NC Family Medicine To Take Center Stage North Carolina was selected as one of the first “City Tour” stops for the national “Health is Primary” campaign designed to showcase family medicine’s unique power to improve quality, lower healthcare costs and keep patients healthier. Raleigh would have been the first “City Tour” of the campaign had the event not been postponed due to inclement weather on February 26. Now, Raleigh will host the second event on Thursday, April 16th, 2015. “Health is Primary” is the specialty's largest and most ambitious communications effort ever undertaken. The campaign will visit five cities across the country this year to raise awareness of primary care's ability to help advance the nation's health system by spotlighting local care innovations On Thursday, April 16th, policy makers, media and family medicine leaders will hear from several panelists discussing primary care innovations in North Carolina, most of which are being driven by family physicians. T.R. Reid, a well-known national reporter and documentary film maker, is scheduled to moderate each session. FMAHealth Board Chair and AAFP Past President Dr. Glen Stream, NCAFP President Dr. Thomas White, Dr. Mary Hall, President-elect of the Society for Teachers of Family Medicine and several other family physicians are scheduled to sit on the panel. Other care delivery innovations and a major employer’s efforts to curb healthcare costs by requiring employees to receive their primary care at Patient-Centered Medical Homes, will also be discussed. National Program Accelerates Nationally, Family Medicine for Americas Health, www.fmahealth.org – the parent organization of the “Health is Primary” campaign, continues to ramp up its planned advocacy and policy outreach program. In what's expected to be a 5-year effort, FMAHealth has already defined its six core tactics teams, seated their individual members, and completed work in creating and defining action plans and success metrics. FMAHealth leaders have also met with key stakeholders across the eight family medicine organizations to catalog current initiatives with an eye towards complementing existing efforts. FMAHealth's advocacy strategy has its tactics teams playing very important roles. They are being envisioned as the best direct avenues for member physicians, residents and students to engage in the program and help carry out program activities. To accomplish this, each tactical team will build a Tactical Team Support Network -- a group of passionate experts, family medicine professionals, and people interested in engaging the workplan of each tactic team. These networks are just beginning to form; to express interest in participating, simply notify Chris Hugill, chugill@fmahealth.org. Look for updates on the April 16th event in Raleigh on the NCAFP website and in e-mails from both FMAHealth and the NCAFP.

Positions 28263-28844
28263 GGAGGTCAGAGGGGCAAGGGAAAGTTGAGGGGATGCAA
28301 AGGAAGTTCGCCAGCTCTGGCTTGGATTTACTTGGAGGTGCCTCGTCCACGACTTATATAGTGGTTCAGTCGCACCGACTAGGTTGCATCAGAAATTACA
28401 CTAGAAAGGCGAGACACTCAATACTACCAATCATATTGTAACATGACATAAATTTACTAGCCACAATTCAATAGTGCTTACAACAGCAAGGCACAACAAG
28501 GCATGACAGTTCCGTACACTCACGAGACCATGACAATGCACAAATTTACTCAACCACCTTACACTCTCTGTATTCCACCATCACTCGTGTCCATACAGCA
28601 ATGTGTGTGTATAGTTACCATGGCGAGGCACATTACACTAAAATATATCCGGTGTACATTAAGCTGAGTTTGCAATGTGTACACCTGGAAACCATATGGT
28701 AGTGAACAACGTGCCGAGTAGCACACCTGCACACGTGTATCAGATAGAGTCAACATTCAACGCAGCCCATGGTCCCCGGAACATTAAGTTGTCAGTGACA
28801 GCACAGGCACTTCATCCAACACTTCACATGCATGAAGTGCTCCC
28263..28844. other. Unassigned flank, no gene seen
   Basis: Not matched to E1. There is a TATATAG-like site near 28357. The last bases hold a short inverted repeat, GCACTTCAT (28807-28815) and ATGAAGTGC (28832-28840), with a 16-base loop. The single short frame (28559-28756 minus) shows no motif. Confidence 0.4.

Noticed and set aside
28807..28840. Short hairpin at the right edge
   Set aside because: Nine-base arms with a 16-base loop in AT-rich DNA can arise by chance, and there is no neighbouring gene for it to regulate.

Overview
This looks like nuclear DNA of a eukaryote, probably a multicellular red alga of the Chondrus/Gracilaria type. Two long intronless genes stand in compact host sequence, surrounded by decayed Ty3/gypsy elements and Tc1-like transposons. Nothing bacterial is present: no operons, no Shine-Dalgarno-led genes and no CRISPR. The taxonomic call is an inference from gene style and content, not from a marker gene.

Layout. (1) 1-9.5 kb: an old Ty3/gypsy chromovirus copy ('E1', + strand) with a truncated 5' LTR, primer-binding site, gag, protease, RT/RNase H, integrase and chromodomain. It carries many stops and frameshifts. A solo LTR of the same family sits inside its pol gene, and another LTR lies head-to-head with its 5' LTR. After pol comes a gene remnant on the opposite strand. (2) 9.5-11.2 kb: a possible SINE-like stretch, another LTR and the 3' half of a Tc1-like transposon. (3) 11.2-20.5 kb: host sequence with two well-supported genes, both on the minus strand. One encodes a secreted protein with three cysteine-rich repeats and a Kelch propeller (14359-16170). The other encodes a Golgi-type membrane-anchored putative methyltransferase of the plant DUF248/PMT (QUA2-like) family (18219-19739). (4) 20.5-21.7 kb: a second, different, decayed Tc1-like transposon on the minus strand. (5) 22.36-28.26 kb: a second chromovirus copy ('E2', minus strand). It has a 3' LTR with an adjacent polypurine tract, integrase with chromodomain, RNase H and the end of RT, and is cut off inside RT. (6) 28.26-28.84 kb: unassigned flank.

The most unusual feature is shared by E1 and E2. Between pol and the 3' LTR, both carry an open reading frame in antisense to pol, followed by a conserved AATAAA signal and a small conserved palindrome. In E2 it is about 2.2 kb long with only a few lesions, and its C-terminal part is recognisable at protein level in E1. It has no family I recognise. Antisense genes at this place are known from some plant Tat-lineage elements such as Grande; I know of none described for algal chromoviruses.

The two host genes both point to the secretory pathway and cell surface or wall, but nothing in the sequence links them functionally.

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THE NORTH CAROLINA FAMILY PHYSICIAN • Winter 2015

By Gregory K. Griggs, MPA, CAE, NCAFP Executive Vice President